LINC00885A potential novel BC driver lncRNAUpregulatedInduction of premalignant phenotypic changes and BC progressionRemaining up-modulated in primary invasive BC and could be associated on resistance to hormone therapy[59]
BHLHE40-AS1Has not been functionally characterized yetUpregulatedRole in proliferation, motility, inflammation, and invasive potentialExpression profile and function unknown[66]
MALINC1Associated with cell cycle progressionUpregulatedRole in immune response, extracellular matrix remodeling, cell adhesion, and activation of the AP1 signaling pathwayPossible role in cell cycle progression of ER+ subtypes[72,73]
RP11-379F4.4Cis-acting SE-lncRNA to its target RARRES1UpregulatedDCIS-invasive BC progressionEffect not yet identified[88]
RP11-465B22.8Regulation of miR-200bUpregulatedDCIS-invasive BC progressionEffect not yet identified[88]
Furthermore, they identified RP11-379F4.4 as a promising cis-acting SE-lncRNA to its target gene, RARRES1 (gene Retinoic acid receptor responder element 1) [88]. RARRES1 has also been identified as either suppressing or promoting tumor growth [89,90]. Likewise, RARRES1 was able to increase the expression of Sirtuin 1, while it decreased the expression of mechanistic target of rapamycin (mTOR), two important regulators of energy homeostasis [91].
Moreover, they indicated that RP11-465B22.8 is the most differentiated SE-lncRNA in progression that neighbors miR-200b. miR-200b acts as an antioncogene and participates in the proliferation and metastasis inhibition of different kinds of cancers by downregulating target molecules. Furthermore, miR-200b can repress angiogenesis and inhibit the epithelial to mesenchymal transition (EMT) in BC [92,93,94]. Moreover, Ropri and colleagues classified genes neighboring these acquired/lost regions that identify pathways that contribute to progression and observed that STAT signaling is acquired in premalignant cells that form atypical ductal hyperplasia, while NF-kB signaling is acquired in the transition to DCIS [88].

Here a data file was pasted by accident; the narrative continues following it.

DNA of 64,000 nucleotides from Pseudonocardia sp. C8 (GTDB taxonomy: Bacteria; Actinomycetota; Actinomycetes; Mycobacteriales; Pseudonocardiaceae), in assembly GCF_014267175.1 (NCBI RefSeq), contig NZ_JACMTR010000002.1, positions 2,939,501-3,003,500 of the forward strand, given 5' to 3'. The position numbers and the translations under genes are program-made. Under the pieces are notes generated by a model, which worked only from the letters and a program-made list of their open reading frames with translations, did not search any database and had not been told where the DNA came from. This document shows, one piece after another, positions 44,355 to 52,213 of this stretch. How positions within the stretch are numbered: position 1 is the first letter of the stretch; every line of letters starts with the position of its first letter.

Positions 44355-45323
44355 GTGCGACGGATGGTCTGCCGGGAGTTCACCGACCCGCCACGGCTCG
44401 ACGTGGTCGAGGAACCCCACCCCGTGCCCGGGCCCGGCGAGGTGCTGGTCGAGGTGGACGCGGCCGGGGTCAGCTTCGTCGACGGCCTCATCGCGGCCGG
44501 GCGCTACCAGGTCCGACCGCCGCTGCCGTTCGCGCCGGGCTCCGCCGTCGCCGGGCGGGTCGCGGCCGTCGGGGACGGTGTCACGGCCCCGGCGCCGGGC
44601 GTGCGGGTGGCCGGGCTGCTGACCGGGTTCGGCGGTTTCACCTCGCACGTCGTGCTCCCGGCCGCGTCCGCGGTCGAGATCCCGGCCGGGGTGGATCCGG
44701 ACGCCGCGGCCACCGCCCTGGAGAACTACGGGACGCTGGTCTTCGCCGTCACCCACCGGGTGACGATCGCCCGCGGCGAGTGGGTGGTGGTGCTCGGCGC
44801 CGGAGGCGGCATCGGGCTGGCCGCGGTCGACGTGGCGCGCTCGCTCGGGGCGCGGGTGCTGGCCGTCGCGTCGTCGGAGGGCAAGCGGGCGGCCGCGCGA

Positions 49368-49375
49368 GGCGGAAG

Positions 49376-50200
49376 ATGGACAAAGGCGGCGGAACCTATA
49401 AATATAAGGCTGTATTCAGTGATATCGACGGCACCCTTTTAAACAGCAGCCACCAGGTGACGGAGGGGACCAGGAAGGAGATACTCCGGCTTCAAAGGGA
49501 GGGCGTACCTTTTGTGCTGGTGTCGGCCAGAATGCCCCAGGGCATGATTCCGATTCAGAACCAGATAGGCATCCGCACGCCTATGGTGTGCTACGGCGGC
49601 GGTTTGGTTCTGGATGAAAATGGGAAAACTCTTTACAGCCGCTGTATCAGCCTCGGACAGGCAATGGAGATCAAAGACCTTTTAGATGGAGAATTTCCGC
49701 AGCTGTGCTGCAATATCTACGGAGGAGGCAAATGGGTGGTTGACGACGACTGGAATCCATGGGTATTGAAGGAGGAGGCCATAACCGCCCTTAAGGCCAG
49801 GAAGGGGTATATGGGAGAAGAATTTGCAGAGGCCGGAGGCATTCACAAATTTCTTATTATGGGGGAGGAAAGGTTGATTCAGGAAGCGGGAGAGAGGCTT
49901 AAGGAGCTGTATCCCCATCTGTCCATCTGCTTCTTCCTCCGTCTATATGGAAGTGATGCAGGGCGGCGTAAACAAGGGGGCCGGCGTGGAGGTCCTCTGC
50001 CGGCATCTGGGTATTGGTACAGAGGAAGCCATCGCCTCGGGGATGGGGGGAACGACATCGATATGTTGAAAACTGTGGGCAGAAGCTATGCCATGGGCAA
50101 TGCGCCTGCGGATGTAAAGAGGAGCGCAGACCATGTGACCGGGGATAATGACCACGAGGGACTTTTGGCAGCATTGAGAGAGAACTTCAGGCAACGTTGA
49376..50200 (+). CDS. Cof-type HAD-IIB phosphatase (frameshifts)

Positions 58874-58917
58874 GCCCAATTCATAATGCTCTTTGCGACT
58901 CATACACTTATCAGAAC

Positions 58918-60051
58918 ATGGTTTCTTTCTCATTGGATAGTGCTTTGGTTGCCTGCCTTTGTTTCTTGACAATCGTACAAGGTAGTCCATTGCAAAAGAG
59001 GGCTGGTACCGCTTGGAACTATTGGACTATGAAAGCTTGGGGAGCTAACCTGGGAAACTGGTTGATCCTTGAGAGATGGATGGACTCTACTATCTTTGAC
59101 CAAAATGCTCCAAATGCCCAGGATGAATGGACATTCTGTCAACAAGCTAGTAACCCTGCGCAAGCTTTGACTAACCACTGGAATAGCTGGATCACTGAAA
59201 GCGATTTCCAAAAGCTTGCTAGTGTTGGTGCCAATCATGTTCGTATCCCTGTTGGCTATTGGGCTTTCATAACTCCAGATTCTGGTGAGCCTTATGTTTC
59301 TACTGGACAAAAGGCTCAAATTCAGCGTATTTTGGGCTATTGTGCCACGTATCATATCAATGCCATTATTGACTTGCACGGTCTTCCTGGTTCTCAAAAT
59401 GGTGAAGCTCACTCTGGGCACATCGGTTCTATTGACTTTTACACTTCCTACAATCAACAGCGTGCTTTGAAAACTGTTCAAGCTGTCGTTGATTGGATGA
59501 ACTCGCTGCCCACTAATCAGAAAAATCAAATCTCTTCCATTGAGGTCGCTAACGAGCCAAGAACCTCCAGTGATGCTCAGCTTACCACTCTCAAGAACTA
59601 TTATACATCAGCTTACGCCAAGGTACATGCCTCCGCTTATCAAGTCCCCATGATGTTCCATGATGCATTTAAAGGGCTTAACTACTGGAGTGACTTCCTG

Thus, SE-lncRNAs RP11-379F4.4 and RP11-465B22.8 and their respective potential targets are promising candidates that promote DCIS lesions toward invasive BC. Although they are novel lncRNAs, they have been shown to be promising targets that may drive cancer progression through the regulation of their neighboring genes [88]. There are no currently known functional determinants of DCIS progression. Therefore, these lncRNAs may be related to early events of breast tumorigenesis and confirm the importance of improving the characterization of premalignant and DCIS lesions with a potential risk of progression to invasive BC.

4. Open Questions

Although some lncRNAs, such as those described above, have already been molecularly studied and defined as having an important role in the initiation of breast carcinogenesis and may be related to the progression of DCIS to IBC, there are still many unanswered questions about how they act during this process. The fact that their expression is altered in DCIS, and in many cases, in subtypes of IBC, is already clear, but it is still unknown which signaling pathways or which gene interactions are involved (Figure 2). Therefore, it is important to specifically analyze the alterations related to each lncRNA in DCIS and how they impact the expression of target genes and in the aforementioned processes. By obtaining this information, it will be possible to verify the collaboration or dependency that exists between them.